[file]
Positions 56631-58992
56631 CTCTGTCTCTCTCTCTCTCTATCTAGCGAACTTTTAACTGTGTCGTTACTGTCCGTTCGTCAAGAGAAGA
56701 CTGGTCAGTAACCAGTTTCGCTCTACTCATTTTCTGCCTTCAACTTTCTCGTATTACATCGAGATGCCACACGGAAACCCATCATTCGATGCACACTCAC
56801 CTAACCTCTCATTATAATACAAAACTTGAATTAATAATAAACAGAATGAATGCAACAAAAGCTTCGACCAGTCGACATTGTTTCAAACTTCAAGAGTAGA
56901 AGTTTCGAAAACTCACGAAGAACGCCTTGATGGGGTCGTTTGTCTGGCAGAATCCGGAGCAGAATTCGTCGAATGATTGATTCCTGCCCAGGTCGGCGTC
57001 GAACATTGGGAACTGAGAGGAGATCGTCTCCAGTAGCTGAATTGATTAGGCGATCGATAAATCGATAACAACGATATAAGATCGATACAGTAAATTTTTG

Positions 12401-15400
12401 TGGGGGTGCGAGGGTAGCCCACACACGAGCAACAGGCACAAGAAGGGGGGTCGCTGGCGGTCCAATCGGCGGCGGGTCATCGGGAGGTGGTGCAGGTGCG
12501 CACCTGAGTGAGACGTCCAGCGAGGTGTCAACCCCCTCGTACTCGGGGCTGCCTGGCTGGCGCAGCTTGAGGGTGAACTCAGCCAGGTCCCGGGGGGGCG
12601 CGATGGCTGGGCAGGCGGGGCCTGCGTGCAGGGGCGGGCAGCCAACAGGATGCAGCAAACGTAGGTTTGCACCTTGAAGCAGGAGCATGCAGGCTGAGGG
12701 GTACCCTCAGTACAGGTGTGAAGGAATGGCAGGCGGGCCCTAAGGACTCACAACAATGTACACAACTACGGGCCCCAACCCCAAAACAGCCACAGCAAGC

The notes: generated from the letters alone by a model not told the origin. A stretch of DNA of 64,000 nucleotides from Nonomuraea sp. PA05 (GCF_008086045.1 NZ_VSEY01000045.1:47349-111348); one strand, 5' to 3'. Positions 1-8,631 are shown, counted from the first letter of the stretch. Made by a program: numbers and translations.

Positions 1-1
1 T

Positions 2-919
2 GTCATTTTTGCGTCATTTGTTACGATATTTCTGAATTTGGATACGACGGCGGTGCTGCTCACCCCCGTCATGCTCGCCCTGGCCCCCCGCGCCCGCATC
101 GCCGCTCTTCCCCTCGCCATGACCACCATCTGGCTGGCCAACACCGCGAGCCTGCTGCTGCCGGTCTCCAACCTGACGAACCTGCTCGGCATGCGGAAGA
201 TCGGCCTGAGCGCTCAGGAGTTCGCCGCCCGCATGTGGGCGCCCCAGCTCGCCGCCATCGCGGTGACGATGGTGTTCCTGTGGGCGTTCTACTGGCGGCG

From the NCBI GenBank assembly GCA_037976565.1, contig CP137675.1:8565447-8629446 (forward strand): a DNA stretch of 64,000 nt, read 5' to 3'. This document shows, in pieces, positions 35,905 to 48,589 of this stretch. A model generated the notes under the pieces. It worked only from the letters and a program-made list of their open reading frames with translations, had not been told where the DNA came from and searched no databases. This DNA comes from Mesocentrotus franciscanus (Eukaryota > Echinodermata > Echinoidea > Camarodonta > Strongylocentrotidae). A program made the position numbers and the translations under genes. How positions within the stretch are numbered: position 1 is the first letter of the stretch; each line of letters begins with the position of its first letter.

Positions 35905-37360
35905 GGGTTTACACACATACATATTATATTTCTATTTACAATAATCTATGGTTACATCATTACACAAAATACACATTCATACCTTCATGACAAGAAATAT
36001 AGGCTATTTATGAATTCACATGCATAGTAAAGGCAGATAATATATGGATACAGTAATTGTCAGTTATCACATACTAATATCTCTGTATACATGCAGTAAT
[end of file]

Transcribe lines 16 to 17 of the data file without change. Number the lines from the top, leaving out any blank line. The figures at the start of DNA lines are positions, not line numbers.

2 GTCATTTTTGCGTCATTTGTTACGATATTTCTGAATTTGGATACGACGGCGGTGCTGCTCACCCCCGTCATGCTCGCCCTGGCCCCCCGCGCCCGCATC
101 GCCGCTCTTCCCCTCGCCATGACCACCATCTGGCTGGCCAACACCGCGAGCCTGCTGCTGCCGGTCTCCAACCTGACGAACCTGCTCGGCATGCGGAAGA